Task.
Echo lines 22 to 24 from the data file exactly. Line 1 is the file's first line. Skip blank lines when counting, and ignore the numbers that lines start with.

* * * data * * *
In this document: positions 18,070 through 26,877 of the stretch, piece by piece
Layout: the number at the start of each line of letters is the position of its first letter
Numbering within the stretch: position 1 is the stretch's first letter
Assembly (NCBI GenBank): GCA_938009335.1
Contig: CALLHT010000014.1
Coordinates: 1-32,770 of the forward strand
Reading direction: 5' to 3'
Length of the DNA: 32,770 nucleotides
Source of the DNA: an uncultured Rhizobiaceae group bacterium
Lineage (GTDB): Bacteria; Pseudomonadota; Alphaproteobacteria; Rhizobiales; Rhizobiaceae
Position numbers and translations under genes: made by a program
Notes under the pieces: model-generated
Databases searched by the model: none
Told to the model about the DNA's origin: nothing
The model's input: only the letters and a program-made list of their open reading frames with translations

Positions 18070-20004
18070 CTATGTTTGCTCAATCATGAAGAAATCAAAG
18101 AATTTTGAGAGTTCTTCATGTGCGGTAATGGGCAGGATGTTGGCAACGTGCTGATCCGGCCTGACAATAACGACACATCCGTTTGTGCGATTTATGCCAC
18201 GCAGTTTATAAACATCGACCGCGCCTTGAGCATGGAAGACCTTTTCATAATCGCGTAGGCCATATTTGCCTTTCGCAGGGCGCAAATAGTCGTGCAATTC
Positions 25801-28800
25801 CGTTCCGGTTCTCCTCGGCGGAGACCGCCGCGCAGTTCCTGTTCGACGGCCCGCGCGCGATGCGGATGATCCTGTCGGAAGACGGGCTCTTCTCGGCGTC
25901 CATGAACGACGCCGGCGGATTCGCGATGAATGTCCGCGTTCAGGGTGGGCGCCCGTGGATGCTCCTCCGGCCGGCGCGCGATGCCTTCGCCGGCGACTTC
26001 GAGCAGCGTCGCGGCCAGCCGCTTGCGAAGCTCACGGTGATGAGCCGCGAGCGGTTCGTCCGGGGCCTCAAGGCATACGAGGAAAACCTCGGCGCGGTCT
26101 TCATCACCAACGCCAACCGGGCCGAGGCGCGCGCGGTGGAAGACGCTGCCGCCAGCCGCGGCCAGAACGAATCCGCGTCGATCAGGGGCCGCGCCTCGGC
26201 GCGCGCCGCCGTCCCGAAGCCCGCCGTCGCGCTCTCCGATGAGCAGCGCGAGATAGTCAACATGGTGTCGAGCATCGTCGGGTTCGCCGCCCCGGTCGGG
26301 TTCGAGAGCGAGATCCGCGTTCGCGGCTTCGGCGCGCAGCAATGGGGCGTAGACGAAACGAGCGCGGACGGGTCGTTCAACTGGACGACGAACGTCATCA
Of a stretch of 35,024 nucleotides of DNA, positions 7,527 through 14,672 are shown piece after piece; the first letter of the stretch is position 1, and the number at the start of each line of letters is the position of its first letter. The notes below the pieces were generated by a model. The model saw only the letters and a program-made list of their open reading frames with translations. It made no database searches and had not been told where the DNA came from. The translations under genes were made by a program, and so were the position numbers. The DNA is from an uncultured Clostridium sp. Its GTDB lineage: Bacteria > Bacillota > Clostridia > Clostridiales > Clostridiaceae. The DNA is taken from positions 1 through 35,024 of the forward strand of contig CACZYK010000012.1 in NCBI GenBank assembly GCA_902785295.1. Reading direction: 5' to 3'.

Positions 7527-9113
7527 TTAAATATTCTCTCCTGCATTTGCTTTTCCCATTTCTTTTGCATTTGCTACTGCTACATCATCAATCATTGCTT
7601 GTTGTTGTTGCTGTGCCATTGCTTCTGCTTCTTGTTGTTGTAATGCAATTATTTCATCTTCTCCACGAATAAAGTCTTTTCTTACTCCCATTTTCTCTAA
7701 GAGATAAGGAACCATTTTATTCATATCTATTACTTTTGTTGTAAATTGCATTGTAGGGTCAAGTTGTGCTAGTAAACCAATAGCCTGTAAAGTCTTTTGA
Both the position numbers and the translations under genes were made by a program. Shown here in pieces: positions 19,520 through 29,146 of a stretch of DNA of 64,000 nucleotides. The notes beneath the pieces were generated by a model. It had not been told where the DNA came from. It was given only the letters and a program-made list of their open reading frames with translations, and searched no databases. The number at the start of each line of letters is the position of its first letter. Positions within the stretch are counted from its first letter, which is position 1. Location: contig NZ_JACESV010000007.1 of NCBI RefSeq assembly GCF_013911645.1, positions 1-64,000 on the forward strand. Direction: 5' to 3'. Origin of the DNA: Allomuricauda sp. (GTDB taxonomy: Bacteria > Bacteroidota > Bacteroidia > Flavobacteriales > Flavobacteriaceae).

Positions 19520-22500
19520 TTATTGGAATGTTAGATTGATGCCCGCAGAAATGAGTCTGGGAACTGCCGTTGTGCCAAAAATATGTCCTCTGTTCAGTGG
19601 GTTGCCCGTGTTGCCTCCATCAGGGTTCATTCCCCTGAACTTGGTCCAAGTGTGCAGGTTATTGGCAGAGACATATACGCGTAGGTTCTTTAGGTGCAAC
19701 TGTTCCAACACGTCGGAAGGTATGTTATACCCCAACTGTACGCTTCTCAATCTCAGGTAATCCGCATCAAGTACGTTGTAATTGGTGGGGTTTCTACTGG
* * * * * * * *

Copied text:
25901 CATGAACGACGCCGGCGGATTCGCGATGAATGTCCGCGTTCAGGGTGGGCGCCCGTGGATGCTCCTCCGGCCGGCGCGCGATGCCTTCGCCGGCGACTTC
26001 GAGCAGCGTCGCGGCCAGCCGCTTGCGAAGCTCACGGTGATGAGCCGCGAGCGGTTCGTCCGGGGCCTCAAGGCATACGAGGAAAACCTCGGCGCGGTCT
26101 TCATCACCAACGCCAACCGGGCCGAGGCGCGCGCGGTGGAAGACGCTGCCGCCAGCCGCGGCCAGAACGAATCCGCGTCGATCAGGGGCCGCGCCTCGGC